Parties must be very different in Switzerland, at least according to DillSe.
"Met some Swiss guys at a house party after a mutual friend's wedding. They couldn't believe that we were all actually drinking out of red Solo cups, it blew their minds. They kept on taking pictures and saying 'It's just like the movies!'"
If you think smiling is the universal sign of friendliness, Spectrum2081 has news for you.
"As someone born in Europe but very much an American, it took me a while to get accustomed to it and I was reminded of this when traveling out of states.
Americans smile a lot when talking. To Americans, it signals that you are warm and friendly, seeking to encourage a conversation. To a European, it's rather strange and a bit disconcerting to be talking to a stranger who is smiling for no apparent reason. It signals that you are superficial and disingenuous, like you're trying to sell something... or possibly mad/dangerous."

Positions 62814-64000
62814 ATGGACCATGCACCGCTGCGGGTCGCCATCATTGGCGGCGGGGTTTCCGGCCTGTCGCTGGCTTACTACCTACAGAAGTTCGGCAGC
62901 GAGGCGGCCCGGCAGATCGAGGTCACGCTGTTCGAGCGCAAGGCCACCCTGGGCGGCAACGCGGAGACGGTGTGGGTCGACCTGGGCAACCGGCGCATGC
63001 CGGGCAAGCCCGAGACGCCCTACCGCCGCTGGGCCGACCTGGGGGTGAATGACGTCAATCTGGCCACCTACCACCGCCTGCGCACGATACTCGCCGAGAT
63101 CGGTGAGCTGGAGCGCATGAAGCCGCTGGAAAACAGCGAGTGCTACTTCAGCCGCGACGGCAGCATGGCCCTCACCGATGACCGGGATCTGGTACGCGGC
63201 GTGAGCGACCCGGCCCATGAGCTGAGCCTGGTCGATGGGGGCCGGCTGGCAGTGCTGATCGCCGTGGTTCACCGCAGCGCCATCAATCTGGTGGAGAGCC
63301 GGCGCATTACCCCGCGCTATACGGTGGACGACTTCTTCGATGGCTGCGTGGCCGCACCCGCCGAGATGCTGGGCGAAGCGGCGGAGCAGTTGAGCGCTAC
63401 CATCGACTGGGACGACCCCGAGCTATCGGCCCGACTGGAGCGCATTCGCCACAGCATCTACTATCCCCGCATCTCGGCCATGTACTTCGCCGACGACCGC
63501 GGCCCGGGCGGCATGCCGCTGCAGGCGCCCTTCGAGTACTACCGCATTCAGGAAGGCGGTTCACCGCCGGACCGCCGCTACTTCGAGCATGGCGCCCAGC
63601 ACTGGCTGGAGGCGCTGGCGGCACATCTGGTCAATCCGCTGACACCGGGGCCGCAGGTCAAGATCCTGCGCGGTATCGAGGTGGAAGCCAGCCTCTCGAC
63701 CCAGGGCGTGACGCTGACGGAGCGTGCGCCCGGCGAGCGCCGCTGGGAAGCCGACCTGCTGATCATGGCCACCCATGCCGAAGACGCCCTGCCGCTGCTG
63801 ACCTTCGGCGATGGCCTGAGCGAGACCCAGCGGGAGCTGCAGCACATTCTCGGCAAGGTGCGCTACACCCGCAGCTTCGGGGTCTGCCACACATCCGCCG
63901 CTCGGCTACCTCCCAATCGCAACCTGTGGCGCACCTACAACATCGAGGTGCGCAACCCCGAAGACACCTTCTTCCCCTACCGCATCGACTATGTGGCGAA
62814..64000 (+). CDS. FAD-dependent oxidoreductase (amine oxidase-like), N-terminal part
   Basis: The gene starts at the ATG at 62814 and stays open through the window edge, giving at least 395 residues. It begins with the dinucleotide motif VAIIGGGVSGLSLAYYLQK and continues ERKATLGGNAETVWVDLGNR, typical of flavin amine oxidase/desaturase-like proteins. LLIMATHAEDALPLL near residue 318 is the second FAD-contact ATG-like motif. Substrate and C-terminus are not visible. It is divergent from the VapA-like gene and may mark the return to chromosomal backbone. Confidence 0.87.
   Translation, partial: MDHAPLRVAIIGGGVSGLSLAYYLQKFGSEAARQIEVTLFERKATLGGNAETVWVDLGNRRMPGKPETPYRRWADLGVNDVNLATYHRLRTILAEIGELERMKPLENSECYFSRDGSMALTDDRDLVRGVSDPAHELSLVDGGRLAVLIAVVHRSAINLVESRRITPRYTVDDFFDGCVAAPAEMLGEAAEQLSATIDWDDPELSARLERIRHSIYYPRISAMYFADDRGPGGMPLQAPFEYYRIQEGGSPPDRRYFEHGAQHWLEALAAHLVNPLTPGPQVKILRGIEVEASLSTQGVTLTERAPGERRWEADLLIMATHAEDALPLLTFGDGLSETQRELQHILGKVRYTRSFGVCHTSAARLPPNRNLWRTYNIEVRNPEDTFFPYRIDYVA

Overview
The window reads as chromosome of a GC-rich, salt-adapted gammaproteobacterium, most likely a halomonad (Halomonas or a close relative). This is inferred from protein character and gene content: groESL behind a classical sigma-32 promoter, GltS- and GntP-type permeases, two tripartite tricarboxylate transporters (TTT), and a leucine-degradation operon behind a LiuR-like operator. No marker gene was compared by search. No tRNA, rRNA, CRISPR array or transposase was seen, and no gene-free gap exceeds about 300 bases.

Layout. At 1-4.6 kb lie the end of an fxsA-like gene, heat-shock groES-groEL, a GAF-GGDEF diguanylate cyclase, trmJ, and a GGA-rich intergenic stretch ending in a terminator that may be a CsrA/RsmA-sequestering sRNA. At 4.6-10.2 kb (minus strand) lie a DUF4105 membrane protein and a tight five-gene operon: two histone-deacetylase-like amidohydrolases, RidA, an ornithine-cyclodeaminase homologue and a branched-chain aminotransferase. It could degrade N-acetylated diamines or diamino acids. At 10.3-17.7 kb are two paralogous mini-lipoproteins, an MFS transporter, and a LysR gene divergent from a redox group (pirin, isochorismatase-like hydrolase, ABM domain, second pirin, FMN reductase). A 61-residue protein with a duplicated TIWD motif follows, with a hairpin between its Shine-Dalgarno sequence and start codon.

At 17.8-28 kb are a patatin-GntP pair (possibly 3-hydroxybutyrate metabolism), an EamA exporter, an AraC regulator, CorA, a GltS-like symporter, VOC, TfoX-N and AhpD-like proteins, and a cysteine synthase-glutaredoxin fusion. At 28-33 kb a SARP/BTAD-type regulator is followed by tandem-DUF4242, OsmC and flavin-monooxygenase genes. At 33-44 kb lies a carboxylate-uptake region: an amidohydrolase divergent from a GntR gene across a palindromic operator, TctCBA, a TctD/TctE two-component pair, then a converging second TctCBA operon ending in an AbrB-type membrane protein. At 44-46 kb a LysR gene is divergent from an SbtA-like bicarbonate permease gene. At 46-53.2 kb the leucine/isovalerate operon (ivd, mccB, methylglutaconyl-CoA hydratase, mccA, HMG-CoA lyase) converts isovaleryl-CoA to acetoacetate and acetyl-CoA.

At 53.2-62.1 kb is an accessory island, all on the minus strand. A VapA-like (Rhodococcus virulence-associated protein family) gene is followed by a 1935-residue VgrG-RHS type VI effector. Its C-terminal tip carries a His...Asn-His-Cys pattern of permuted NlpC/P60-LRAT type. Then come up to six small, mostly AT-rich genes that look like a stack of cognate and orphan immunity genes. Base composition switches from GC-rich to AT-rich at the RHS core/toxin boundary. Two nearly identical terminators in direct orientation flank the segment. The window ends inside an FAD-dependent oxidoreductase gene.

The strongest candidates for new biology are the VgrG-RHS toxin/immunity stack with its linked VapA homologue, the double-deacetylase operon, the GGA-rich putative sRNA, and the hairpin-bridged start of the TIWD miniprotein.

Speaking of unfriendly, Julius_OU points out another mode of communication that's not as acceptable outside of America.
"In many African countries/cultures, looking at someone dead in the eye when talking to them, particularly adults, is very very rude. In Murica, looking an adult in the eye is a sign of respect/confidence in the speaker."